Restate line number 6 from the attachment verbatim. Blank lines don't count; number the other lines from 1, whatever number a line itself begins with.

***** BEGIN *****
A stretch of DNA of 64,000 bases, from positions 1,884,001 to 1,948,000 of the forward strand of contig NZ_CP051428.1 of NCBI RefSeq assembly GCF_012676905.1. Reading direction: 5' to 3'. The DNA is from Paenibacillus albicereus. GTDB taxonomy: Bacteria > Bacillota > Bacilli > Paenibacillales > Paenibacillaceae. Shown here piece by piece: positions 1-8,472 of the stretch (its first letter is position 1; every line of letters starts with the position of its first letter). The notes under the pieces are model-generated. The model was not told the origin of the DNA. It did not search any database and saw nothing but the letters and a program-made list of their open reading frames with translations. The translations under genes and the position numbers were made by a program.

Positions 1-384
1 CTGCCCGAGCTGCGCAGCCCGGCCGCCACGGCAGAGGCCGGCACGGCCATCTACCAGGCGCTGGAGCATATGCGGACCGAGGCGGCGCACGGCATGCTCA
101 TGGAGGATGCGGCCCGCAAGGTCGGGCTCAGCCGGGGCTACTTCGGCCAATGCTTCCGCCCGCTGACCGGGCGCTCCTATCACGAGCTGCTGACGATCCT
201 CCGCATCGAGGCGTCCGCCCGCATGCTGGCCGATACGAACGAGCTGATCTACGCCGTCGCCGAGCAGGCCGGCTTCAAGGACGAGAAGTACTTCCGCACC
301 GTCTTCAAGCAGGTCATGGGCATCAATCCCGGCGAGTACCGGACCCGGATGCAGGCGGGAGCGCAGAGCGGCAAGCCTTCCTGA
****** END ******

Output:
301 GTCTTCAAGCAGGTCATGGGCATCAATCCCGGCGAGTACCGGACCCGGATGCAGGCGGGAGCGCAGAGCGGCAAGCCTTCCTGA